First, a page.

So we're planning our Halloween party. Preparations are in full swing, from the Doctor Who Weeping Angels by the front door to the graveyard with the presiding Grim Reaper waiting out front to greet guests. The menu is planned - tiny chocolate witch hats, bread dough fingers, mozzarella eyeballs, green punch.
People who know I'm a practicing Pagan sometimes assume that our observation of Samhain is completely solemn. And parts of it are, but because we live with friends and neighbors who are not pagan we do have a huge mainstream celebration so that we can share one of our favorite days with them. Our party is a huge hit with our friends, and just one of several we attend during the season.
On Samhain, itself, things get a bit more serious. According to Pagan tradition, Samhain marks the death of the old God, who returns to the Land of the Dead to be reborn at Yule on December 21. (If this birth of a God sounds familiar to Christians, it's no accident. This Pagan birthday celebration precedes Christmas by many, many years).
The Goddess mourns her lost son/king during this time and withdraws as well, leaving her followers in temporary darkness. The withdrawal of the God and Goddess thins the veil between the world of the living and the dead. Pagans believe that this one night of the year is an active one for spirits which may visit loved ones. Each year we leave a plate out for departed relatives and pets, who are invited to join us for dinner.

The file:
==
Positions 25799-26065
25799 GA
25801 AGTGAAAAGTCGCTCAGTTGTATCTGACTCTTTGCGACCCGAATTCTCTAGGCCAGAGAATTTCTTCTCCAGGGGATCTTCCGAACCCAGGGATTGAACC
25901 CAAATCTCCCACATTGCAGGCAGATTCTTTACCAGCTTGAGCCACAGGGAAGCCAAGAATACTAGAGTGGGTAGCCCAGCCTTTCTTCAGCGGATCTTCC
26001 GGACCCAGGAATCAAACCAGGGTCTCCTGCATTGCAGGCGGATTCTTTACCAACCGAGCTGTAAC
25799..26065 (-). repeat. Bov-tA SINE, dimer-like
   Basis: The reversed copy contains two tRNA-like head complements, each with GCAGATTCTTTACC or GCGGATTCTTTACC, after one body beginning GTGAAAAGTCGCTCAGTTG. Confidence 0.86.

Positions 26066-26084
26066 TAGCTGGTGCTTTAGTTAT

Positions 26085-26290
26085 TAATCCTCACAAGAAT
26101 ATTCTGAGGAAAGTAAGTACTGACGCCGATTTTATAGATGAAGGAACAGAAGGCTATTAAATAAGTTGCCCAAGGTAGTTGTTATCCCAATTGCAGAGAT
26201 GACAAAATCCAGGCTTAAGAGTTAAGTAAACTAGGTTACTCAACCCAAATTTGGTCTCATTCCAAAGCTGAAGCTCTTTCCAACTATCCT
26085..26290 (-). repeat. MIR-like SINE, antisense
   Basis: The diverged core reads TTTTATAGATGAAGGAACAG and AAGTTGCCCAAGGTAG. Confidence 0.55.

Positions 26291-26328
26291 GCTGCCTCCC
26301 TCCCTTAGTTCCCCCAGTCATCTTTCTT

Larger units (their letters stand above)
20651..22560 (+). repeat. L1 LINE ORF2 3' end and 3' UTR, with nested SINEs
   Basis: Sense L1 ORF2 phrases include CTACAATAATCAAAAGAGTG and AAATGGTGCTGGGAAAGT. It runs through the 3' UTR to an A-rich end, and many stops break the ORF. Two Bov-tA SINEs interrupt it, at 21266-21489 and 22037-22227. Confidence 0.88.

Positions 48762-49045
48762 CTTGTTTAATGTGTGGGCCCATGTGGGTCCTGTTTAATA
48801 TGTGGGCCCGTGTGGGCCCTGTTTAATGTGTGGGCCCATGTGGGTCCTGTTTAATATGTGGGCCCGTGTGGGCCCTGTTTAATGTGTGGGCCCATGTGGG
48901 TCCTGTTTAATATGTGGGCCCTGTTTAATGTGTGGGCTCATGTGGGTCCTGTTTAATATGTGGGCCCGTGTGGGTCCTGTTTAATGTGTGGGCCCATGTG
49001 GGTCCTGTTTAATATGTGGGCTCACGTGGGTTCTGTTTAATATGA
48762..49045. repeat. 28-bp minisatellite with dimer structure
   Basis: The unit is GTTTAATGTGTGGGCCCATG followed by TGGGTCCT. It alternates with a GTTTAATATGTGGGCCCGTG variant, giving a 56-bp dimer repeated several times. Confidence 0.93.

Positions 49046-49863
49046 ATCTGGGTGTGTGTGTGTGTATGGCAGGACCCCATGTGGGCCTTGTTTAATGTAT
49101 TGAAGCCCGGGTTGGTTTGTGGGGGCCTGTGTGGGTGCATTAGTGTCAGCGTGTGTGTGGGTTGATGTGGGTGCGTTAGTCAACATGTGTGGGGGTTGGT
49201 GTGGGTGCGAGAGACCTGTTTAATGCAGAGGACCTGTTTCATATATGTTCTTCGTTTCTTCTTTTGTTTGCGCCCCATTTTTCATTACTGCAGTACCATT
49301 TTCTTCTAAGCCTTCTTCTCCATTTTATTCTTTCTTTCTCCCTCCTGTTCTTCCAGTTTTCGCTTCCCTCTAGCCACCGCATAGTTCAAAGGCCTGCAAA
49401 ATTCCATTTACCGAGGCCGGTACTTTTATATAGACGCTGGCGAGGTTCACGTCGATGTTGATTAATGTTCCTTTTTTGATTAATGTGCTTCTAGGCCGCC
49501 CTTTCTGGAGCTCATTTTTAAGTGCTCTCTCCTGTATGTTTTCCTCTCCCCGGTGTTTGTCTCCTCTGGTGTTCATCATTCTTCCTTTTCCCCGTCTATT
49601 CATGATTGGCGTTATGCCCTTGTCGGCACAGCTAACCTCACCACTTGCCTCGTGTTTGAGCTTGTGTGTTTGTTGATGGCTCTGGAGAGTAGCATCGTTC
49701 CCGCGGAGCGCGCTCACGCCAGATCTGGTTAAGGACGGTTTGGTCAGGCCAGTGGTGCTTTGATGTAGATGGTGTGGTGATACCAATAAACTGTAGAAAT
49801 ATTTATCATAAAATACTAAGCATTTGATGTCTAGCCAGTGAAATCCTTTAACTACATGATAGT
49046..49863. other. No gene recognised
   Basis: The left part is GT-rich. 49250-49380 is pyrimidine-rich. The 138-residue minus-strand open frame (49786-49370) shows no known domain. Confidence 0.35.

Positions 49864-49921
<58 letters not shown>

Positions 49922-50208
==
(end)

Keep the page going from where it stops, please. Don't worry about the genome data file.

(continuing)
Leaving food and treats out for the dead and placing candles in windows to light the way were the forerunners of our modern day trick-or-treat traditions. Over the years, levity has been injected into the holiday to make it less scary. Some pagans frown on this. I personally do not. There are still plenty of pagan overtones if you look for them, and even if you don't any well-meaning witch will be happy to educate you.
So enjoy the season and remember when you see that grinning jack-o-lantern that it may be lighting the way for someone you lost. So if you're out on Halloween night and feel something brush up against your arm, it may not be your imagination. It may just be someone you lost using this one night to tug your sleeve and say, "Hello."